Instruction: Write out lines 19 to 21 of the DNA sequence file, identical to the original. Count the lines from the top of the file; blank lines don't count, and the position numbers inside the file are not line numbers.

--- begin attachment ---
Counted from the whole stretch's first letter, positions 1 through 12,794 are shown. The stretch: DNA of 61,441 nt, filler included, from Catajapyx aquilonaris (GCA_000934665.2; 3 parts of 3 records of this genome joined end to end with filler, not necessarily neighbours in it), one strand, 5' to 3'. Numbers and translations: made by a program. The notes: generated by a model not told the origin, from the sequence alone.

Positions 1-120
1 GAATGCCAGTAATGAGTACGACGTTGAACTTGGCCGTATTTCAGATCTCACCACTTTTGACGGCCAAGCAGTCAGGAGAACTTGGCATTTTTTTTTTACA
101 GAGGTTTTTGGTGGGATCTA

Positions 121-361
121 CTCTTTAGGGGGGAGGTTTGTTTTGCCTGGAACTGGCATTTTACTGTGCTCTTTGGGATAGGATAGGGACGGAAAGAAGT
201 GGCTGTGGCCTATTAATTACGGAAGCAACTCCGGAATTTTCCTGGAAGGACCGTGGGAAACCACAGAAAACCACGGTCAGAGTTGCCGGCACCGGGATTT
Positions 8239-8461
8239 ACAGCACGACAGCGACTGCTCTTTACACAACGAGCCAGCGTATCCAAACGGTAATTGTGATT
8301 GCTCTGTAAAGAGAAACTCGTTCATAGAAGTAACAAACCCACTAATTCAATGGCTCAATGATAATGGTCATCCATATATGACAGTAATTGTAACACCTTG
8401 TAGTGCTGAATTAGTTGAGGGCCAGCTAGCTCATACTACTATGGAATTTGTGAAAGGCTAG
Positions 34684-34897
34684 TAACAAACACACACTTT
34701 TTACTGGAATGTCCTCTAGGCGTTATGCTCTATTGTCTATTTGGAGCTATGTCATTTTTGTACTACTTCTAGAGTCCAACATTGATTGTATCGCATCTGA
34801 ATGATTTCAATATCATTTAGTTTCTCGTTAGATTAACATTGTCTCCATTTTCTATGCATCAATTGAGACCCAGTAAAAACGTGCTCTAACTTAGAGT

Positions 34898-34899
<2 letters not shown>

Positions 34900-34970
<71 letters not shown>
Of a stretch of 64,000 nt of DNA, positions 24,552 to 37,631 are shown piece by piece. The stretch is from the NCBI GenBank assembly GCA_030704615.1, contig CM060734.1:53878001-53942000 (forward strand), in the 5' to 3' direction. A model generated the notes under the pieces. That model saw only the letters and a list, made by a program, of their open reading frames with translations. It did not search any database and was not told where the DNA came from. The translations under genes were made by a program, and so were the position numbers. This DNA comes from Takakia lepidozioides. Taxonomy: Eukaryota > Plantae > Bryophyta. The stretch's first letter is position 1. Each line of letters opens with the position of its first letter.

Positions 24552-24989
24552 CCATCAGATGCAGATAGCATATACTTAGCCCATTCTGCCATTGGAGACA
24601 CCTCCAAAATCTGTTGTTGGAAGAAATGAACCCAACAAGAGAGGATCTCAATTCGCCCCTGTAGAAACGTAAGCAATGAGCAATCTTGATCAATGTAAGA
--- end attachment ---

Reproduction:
<71 letters not shown>
Of a stretch of 64,000 nt of DNA, positions 24,552 to 37,631 are shown piece by piece. The stretch is from the NCBI GenBank assembly GCA_030704615.1, contig CM060734.1:53878001-53942000 (forward strand), in the 5' to 3' direction. A model generated the notes under the pieces. That model saw only the letters and a list, made by a program, of their open reading frames with translations. It did not search any database and was not told where the DNA came from. The translations under genes were made by a program, and so were the position numbers. This DNA comes from Takakia lepidozioides. Taxonomy: Eukaryota > Plantae > Bryophyta. The stretch's first letter is position 1. Each line of letters opens with the position of its first letter.

Positions 24552-24989